Small Great Things by Jodi Picoult: Jodi Picoult likes books with a twist, and this is no exception. It explores what happens when African American Ruth, a midwife, is accused of killing a white neonate. It explores race and justice with sensitivity, and made me think, as much as The Help by Kathryn Stockett.

I’m loathed to skip out these:  Behind the Beautiful Forevers by Katherine Boo which amongst other things, talks about finding rubbish in the Mumbai slums, reminding me of how much I throw away. The house of the spirits by Isabel Allende – different isn’t always bad. All the light we can not see by Anthony Doerr. Becoming – Michelle Obama. 

Medical Memorabilia and Stories

I like reading other people’s experiences but the number of books out there seems to have expanded so significantly it’s hard to keep up. This is going to hurt by Adam Kay is funny, and worth a read. 

Call the doctor by Ronald White-Cooperr, Suburban Shaman by Cecil Helman, Hanging by a Thread by Emmanuel Cauchy, Confessions of a GP by Dr Benjamen Daniels, Great Australian flying doctor stories by Bill ‘Swapmy’ Marsh,  maximum insecurity A doctor in the supermax William Wright all made it to the bookcase a few years ago (I’m normally an avid charity shop passer onner), but I can’t remember why. 

Something for the Pain by Paul Austin, Time to Care by Robin Youngston, Kitchen Table Wisdom by Rachel Naomi Remen made me consider writing a book about the tragedies of emergency medicine. But then I realise how privileged we are to be a part of life.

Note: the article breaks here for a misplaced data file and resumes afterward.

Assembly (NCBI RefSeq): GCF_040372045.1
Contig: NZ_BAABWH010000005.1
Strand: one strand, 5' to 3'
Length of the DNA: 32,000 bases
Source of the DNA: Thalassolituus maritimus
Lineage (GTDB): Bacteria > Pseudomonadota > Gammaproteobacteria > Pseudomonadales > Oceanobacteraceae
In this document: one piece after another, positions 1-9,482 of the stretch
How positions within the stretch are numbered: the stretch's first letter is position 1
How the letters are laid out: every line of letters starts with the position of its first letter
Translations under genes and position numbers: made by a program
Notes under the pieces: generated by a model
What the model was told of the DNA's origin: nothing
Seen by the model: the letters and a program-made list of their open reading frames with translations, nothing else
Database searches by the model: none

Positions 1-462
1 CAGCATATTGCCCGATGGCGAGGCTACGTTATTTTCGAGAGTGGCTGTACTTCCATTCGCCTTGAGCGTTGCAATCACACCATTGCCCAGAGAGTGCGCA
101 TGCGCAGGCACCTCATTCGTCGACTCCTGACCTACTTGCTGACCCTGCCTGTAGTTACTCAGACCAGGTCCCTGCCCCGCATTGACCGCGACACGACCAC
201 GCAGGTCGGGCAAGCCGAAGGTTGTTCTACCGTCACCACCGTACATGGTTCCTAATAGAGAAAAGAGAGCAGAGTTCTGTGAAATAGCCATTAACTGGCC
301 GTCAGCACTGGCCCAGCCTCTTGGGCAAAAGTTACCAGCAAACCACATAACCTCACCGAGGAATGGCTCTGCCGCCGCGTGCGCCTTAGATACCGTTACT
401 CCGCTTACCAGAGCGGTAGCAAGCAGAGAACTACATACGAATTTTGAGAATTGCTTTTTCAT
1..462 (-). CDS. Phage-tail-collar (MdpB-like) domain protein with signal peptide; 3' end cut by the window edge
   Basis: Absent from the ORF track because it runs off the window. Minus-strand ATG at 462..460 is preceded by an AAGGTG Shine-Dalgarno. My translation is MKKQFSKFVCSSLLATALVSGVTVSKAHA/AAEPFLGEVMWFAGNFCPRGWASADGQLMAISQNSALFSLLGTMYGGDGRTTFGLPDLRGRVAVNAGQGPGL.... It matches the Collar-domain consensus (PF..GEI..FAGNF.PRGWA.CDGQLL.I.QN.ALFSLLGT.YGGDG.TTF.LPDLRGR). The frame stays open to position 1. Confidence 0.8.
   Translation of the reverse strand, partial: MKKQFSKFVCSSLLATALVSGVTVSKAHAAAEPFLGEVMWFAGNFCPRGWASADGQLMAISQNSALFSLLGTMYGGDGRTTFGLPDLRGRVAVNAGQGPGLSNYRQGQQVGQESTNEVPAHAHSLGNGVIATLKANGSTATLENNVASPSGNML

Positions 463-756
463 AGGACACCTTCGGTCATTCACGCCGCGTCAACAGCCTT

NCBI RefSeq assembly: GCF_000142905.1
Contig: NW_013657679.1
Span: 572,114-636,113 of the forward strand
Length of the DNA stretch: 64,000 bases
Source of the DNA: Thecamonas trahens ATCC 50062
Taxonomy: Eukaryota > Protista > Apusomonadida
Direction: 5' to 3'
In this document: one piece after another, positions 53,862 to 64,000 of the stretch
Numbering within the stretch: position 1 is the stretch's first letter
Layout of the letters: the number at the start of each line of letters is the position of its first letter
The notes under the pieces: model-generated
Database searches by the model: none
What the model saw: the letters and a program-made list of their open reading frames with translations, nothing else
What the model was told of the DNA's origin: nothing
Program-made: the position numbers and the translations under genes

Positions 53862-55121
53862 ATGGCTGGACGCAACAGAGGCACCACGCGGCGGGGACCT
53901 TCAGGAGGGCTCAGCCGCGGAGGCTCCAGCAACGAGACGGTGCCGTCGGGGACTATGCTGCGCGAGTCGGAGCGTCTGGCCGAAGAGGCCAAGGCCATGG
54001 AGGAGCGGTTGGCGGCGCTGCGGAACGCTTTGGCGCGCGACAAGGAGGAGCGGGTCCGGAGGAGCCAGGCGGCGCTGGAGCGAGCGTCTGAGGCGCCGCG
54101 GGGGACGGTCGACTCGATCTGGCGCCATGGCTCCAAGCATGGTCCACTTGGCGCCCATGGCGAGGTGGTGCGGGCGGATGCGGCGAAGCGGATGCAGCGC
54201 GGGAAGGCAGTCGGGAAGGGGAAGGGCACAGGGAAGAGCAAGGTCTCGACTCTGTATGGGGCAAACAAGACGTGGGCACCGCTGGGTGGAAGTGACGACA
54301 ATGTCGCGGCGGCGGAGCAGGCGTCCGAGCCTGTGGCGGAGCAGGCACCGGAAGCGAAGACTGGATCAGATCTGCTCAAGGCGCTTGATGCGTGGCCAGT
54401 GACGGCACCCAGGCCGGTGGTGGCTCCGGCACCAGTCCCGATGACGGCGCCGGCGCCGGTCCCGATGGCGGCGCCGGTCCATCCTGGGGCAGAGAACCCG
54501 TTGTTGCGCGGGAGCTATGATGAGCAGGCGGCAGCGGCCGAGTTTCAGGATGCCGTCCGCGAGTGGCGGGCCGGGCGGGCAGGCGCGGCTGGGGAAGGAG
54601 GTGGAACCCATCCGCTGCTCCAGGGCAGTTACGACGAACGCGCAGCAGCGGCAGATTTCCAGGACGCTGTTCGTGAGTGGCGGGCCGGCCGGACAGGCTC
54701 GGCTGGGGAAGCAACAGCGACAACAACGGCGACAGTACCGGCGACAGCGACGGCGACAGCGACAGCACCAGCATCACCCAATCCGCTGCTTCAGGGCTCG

I’ve read more medical memorabilia – some irritated me when they couldn’t spell Bair Hugger correctly. Some upset me that we couldn’t provide good deaths to our patients in a pandemic. 

The Spark in the Machine by Daniel Keown is an interesting different book that makes me think about the interface between western and eastern medicine. I’m sure we could both learn a lot from each other, but draining the chi out of someone by doing an ABG has always stuck in my mind. 

The Sue Barton series by Helen Dore Boylston is nothing like nursing nowadays, but reading the books reminds me of a) being young, and b) how much medicine has moved on and progressed in the past few decades. I’m lucky to be a female doctor – I’d have been an awful deferential nurse! 

Working Books

There’s many books about how to work smarter, and know more. My current favourites are getting things done (as mentioned here), a hefty tome on human factors, human factors in paramedic practice and if Disney ran your hospital. 

Actual medical text books I’ve mostly dispensed with due to foamed, but there’s always space for a Kloss and Bruce guide to infectious diseases and a few hypnosis and communication texts.

I believe that all of these books (and many more) have helped to make me a better doctor with greater compassion, communication, and understanding. They’ve certainly helped me switch off and sleep during the pandemic. I’d love to hear what books you’ve enjoyed – this list is only the beginning, and the tip of the iceberg. Share book reviews, and bookcase pictures, and anything book related that makes you happy – #rcembooks on twitter and we’ll add any emails received to the bottom of this blog. We make no apologies for contributing to your #tsundoku! 

Have a happy 2021. 

#rcembooks 

Picture of bookshelf containing books on human factors and ergonomics, management and change management and data science